Tuesday, July 24, 2007 – Truckers will once again face another new hours-of-service regulation, thanks to a ruling that eliminates the 34-hour restart and 11-hour driving limit.
The U. S. Court of Appeals for the District of Columbia Circuit issued a ruling today on a pair of challenges to the current hours-of-service regulations.
In the decision issued by the court, the 11-hour driving time limit and the 34-hour restart were thrown out. No changes to the sleeper-berth provision were made. The court ruled based on procedures followed by the Federal Motor Carrier Safety Administration and not on the merit of the challenged provisions.
Truckers may feel like they are in a state of limbo with this latest round of changes to the hours-of-service regulations.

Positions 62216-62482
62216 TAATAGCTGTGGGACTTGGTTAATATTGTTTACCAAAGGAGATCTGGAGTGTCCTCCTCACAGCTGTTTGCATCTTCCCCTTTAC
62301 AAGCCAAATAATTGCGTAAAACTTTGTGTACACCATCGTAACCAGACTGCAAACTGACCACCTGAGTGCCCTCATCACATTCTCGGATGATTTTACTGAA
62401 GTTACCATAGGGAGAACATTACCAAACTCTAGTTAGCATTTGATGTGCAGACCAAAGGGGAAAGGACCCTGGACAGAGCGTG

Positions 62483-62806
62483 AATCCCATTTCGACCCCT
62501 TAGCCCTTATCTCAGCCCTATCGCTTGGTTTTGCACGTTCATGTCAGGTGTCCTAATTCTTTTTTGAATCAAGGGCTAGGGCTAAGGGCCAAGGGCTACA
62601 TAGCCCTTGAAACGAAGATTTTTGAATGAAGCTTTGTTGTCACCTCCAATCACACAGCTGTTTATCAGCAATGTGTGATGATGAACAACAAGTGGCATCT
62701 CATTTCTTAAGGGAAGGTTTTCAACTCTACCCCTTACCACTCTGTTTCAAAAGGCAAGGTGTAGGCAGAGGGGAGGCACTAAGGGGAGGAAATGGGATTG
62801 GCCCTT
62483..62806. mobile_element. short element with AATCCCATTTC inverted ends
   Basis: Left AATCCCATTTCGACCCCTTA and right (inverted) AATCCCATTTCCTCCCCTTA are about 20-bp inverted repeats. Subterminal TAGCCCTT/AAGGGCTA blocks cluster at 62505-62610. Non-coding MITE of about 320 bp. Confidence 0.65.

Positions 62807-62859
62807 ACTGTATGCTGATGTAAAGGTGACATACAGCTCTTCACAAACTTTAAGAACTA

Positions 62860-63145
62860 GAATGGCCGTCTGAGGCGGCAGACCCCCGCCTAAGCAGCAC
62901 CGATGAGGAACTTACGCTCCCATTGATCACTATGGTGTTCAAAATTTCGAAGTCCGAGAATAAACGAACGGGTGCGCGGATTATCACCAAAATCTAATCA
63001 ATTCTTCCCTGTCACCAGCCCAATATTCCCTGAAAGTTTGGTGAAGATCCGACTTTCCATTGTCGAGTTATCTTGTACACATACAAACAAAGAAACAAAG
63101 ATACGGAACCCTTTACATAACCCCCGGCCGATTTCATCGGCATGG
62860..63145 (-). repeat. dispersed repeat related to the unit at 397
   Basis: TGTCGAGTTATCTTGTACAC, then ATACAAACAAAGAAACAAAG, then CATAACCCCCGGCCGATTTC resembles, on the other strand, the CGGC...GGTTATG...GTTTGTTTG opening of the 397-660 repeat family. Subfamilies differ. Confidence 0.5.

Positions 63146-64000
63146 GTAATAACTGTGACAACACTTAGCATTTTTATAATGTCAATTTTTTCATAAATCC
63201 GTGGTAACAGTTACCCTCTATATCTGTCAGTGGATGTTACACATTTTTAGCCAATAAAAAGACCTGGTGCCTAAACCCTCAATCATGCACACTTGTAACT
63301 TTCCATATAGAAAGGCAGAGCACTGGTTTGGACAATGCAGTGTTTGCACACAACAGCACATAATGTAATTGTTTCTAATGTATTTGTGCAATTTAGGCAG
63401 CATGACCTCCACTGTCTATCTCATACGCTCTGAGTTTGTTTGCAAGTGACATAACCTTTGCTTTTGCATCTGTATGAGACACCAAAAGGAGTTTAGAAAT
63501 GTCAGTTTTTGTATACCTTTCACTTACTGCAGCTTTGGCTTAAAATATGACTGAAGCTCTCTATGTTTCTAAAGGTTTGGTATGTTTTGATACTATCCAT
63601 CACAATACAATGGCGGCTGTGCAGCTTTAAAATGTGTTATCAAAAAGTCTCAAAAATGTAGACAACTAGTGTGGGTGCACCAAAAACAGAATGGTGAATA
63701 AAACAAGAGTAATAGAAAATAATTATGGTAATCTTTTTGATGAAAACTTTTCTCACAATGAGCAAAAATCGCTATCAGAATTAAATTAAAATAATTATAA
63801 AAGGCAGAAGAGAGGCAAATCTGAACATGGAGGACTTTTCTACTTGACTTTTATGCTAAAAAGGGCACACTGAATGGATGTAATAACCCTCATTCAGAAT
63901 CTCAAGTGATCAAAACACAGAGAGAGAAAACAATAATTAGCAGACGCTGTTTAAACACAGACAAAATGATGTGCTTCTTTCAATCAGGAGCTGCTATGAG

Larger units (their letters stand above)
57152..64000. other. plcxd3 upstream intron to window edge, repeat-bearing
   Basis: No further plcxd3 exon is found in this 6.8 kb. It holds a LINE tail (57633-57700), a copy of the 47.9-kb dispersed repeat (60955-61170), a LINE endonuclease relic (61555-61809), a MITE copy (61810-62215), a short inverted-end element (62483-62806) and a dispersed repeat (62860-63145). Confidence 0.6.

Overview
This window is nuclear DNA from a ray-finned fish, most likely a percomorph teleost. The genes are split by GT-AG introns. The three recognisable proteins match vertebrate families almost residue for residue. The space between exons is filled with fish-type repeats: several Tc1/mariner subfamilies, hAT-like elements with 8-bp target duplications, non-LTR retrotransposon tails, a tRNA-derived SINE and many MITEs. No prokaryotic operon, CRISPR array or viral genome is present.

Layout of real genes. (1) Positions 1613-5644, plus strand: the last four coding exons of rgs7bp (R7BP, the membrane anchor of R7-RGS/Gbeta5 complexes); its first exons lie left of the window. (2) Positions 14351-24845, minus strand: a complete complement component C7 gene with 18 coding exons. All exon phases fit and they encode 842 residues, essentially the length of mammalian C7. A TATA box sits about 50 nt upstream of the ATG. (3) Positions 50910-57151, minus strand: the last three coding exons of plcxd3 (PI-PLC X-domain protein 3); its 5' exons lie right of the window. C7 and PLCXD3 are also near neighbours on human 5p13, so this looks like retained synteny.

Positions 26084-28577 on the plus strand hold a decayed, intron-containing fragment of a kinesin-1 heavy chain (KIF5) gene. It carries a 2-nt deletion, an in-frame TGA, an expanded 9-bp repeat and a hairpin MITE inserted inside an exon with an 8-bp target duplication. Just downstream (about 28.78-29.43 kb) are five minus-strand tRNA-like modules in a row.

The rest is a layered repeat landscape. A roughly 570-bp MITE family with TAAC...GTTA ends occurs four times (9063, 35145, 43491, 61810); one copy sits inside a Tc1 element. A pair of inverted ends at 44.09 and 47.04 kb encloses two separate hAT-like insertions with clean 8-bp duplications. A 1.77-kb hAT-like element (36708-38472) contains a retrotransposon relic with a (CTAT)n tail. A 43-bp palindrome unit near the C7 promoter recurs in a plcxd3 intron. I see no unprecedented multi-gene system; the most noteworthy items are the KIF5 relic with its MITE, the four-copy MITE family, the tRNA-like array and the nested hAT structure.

But, in the short term, nothing really changes.
According to a statement from FMCSA, agency staffers are “analyzing the decision issued today to understand the court’s findings as well as determine the agency’s next steps to prevent driver fatigue, ensure safe and efficient motor carrier operations and save lives. This decision does not go into effect until Sept.14, unless the court orders otherwise.”
Officials with the Owner-Operator Independent Drivers Association said that until FMCSA takes some sort of official action truckers should continue operating under the 11-hour driving rule and utilizing the 34-hour restart if needed.
“The court’s ruling impacts the agency, not the truckers,” said OOIDA President and CEO Jim Johnston. “Truckers should continue operating the way you are until we see some sort of official action out of DOT.”
And, Johnston doesn’t expect to wait long to hear what the next step will be.
“I expect DOT to act quickly and implement the changes the court mandated,” he said.
– By Jami Jones, senior editor